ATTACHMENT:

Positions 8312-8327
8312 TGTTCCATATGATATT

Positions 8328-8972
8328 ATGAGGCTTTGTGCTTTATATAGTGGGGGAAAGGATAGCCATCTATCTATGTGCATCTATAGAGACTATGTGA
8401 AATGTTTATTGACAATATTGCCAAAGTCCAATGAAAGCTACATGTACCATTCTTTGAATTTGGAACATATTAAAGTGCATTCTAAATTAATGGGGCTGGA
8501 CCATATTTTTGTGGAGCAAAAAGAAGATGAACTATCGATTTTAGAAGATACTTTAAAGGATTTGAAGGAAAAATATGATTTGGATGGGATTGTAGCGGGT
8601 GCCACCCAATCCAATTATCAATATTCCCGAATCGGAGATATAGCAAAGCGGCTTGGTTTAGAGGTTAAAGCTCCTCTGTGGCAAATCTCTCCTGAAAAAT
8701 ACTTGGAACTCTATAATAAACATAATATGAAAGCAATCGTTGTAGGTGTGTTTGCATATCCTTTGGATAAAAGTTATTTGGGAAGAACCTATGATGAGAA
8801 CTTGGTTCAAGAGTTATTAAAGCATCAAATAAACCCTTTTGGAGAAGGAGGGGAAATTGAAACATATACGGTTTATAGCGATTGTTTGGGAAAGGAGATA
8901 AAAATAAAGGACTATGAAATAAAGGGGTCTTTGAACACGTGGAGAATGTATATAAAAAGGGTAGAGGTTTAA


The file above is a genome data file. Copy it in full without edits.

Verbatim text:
Positions 8312-8327
8312 TGTTCCATATGATATT

Positions 8328-8972
8328 ATGAGGCTTTGTGCTTTATATAGTGGGGGAAAGGATAGCCATCTATCTATGTGCATCTATAGAGACTATGTGA
8401 AATGTTTATTGACAATATTGCCAAAGTCCAATGAAAGCTACATGTACCATTCTTTGAATTTGGAACATATTAAAGTGCATTCTAAATTAATGGGGCTGGA
8501 CCATATTTTTGTGGAGCAAAAAGAAGATGAACTATCGATTTTAGAAGATACTTTAAAGGATTTGAAGGAAAAATATGATTTGGATGGGATTGTAGCGGGT
8601 GCCACCCAATCCAATTATCAATATTCCCGAATCGGAGATATAGCAAAGCGGCTTGGTTTAGAGGTTAAAGCTCCTCTGTGGCAAATCTCTCCTGAAAAAT
8701 ACTTGGAACTCTATAATAAACATAATATGAAAGCAATCGTTGTAGGTGTGTTTGCATATCCTTTGGATAAAAGTTATTTGGGAAGAACCTATGATGAGAA
8801 CTTGGTTCAAGAGTTATTAAAGCATCAAATAAACCCTTTTGGAGAAGGAGGGGAAATTGAAACATATACGGTTTATAGCGATTGTTTGGGAAAGGAGATA
8901 AAAATAAAGGACTATGAAATAAAGGGGTCTTTGAACACGTGGAGAATGTATATAAAAAGGGTAGAGGTTTAA